Leoniceno, Nicolo. Nicolai Leoniceni Vicentini, Philosophi and Medici clarissimi, opuscula: quorum catalogum versa pagina indicabit. Per D. Andream Leennium Medicum, à multis quibus scatebant vitijs, repurgata, atque annotatiunculis illustrata.
Basileae: Apud And. Cratandrum, et Io. Bebelium, Anno mdxxxii . 321 x 216 mm (12.5 x 8 ¼ in). Folio. , 175,  ll. In Latin. Final leaf misnumbered ‘157.’ With Cratander’s device as a title vignette and final unnumbered leaf with Bebelium’s device on verso. Woodcut initials. Bound in early vellum over boards, with heraldic stamp on both covers (that we were not able to identify). Leather spine title label with gilt lettering, with publication place and year beneath in ink. Red speckled edges. Ink inscription in an old hand on verso of front free endpaper states (in French): [“M. Brunet, in his Manuel du Libraire, quotes a rare minor work by Leoniceno; he did not indicate this collection, which informs everyone, and which, itself, is not common.»] Autograph on title page: “Ex Libris: Dr. Paul Decoux, Paris, 1869.” Blind embossed stamp on edge of title page: “Decoux, Docteur en medicine a Treignac (Correze).” The same stamp appears in numerous places throughout the book. Ink stamp with a facsimile of an autograph on verso of title page. Decoux also signed the title page verso and beneath the colophon on the verso of leaf 157. Very good or better overall. Minor damage to spine; boards scuffed and some soiling, with a small gouge to the front cover revealing the board beneath. A few gatherings mildly age-toned; but a crisp, solid, wide-margined copy, exhibiting little wear.
First edition of the author’s collected works, including an early printing of the first medical text on syphillis. Niccolo Leoniceno was a physician and translator of ancient Greek and Arabic medical texts. He wrote the first scientific paper on syphilis in 1497, which is included in the present volume in its own chapter under the title “De morbo Gallico, sive Neapolitano.” Also included is his critique of Pliny’s Natural History (first published 1492) in which he identifies numerous errors and thus questions the integrity of classical knowledge.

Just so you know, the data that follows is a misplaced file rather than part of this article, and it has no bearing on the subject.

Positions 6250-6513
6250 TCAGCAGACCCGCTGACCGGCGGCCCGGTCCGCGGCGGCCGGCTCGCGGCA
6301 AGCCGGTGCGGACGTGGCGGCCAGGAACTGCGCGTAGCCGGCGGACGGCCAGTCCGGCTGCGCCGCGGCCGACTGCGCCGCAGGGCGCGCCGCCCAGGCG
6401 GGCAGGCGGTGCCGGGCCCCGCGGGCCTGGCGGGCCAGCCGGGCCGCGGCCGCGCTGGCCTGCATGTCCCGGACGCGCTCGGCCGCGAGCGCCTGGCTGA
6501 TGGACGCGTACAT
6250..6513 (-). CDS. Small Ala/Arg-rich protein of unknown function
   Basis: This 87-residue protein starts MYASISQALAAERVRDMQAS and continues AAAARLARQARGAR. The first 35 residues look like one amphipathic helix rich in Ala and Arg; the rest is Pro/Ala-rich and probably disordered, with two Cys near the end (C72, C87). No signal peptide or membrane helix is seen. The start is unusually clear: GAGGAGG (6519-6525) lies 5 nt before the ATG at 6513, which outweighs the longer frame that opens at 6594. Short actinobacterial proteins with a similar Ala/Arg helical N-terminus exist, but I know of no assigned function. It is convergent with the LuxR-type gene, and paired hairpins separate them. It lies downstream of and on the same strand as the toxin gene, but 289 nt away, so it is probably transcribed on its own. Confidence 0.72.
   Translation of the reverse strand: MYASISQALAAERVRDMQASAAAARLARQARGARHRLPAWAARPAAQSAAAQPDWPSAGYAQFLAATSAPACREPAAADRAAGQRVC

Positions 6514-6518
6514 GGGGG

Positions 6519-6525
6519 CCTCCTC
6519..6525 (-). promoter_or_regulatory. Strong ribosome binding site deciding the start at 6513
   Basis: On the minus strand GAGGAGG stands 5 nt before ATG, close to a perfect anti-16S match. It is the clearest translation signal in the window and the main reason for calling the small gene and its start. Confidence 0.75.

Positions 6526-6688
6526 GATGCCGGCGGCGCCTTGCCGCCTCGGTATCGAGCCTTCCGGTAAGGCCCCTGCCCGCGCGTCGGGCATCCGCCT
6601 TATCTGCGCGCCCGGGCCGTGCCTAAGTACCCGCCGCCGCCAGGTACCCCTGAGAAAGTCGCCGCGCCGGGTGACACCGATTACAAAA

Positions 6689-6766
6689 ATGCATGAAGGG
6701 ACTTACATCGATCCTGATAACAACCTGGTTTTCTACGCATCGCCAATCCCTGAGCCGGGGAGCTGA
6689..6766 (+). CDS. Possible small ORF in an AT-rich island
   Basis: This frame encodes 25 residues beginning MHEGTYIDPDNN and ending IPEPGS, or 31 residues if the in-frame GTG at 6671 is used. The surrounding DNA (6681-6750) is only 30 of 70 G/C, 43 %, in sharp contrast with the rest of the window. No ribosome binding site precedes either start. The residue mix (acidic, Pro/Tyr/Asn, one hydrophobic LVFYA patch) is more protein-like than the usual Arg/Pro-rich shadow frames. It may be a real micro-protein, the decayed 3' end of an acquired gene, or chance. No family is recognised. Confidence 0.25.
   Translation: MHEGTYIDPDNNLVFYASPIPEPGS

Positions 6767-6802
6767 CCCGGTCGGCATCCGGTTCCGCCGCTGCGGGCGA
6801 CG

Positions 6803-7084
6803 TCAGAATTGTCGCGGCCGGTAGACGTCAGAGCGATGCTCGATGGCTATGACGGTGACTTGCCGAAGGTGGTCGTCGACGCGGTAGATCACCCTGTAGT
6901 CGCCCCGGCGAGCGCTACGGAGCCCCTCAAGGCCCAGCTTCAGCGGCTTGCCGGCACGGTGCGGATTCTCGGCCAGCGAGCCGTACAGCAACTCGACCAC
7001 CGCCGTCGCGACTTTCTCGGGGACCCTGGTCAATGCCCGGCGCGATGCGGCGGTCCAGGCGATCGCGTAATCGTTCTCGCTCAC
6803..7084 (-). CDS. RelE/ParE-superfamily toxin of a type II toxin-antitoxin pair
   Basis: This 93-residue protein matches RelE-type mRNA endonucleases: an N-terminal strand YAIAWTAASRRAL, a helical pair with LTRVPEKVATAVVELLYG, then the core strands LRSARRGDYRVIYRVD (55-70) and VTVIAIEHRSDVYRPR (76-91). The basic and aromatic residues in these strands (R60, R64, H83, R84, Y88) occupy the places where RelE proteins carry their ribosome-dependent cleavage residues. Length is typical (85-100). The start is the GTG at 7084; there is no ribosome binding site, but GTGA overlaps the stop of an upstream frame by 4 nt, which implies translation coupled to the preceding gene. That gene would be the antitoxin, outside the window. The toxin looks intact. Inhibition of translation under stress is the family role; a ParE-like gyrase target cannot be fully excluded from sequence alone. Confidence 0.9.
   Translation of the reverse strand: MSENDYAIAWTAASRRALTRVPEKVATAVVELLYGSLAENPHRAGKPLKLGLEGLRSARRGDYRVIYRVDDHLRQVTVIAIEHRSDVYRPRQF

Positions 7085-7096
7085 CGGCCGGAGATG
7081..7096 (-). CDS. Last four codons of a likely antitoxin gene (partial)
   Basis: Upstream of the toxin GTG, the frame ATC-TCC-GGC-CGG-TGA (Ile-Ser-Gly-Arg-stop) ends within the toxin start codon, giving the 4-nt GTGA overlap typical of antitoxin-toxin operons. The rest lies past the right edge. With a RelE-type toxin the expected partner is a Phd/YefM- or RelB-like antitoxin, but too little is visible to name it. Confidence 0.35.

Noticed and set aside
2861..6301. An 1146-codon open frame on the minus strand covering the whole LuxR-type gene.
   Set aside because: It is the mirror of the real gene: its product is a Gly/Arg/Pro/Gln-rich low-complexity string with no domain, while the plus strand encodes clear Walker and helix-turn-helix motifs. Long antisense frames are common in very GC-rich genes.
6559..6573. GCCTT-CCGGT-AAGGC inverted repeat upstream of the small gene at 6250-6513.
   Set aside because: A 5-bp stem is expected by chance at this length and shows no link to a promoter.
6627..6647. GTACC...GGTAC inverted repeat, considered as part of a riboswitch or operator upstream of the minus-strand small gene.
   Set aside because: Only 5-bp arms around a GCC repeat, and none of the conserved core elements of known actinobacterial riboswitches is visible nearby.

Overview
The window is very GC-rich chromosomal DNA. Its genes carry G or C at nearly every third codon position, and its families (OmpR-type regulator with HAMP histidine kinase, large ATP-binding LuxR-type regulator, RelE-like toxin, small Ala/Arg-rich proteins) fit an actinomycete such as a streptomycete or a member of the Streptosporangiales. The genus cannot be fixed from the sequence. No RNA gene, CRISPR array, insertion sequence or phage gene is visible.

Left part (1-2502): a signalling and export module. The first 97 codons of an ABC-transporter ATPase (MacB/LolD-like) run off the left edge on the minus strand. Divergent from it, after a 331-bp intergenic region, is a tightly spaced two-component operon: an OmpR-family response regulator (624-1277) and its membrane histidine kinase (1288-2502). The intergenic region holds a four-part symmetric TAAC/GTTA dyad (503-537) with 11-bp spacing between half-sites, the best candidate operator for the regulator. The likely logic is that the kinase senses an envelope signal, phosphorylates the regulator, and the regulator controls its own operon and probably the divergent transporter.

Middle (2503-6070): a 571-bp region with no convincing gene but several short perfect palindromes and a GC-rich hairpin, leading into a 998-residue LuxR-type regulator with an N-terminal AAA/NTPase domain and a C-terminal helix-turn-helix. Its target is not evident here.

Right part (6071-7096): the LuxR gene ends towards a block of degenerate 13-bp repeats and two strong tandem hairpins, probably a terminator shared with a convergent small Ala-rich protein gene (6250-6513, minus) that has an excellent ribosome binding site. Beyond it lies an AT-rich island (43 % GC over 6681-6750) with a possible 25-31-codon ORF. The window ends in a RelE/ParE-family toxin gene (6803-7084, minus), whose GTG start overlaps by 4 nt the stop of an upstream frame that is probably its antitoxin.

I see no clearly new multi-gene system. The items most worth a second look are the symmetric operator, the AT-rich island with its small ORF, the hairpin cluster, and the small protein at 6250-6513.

Rehashes a major debate of the Renaissance. That the first edition of Leoniceno’s collected works–published eight years after Leoniceno’s death–begins with the four-part critique of Pliny shows the impact this debate had on 16th century European intellectuals. The text is presented between a 1491 letter from Angelo Poliziano and a 1506 response from Francesco Consorti. Leoniceno’s treatise “pointed out errors in the medical portions of Pliny as well as in the works of ‘barbarian’ (that is, medieval Arab) physicians” (Nauert). This called into question the accuracy of works by Pliny, and perhaps many other classical figures. Pliny’s apologists were spurred on in part by the anxiety that these errors put Pliny on equal footing with Arabic scholars, who were placed into a category of difference that denoted inferiority (“ta non approbas, quod Plinium de vita ac literis optime meritum, intra eandem cum barbaris aleam prosverim”). Among them was Poliziano and Pandolfo Collenuccio, who argued that the error was not with Pliny himself, but with corruption introduced by copyists and translators of his works.
Leoniceno’s challenge to Pliny’s authority was a result of Leoniceno’s own study of Greek manuscripts, of which he amassed a large collection, including many versions of a single work. Establishing an authoritative medical text was important since it had consequences for the effectiveness of treatments. Knowledge of Greek allowed Leoniceno to read the classics in their original language, compare them to each other, and compare them to his own observations. His quest for accurate translations–and to discover false knowledge that was attributable to authors and not their translators–led to collaborations with Aldus Manutius, who made use of Leoniceno’s extensive library and philological skills. Leoniceno would also translate works by Galen and Hippocrates and provide commentaries on them.
A clean copy of the first edition of the collected works of Leoniceno which emphasize analysis of primary sources and questions in textual authority that remain vital to this day.
This edition of collected works is very scarce, with no auction records found.
VD16 zv 9577
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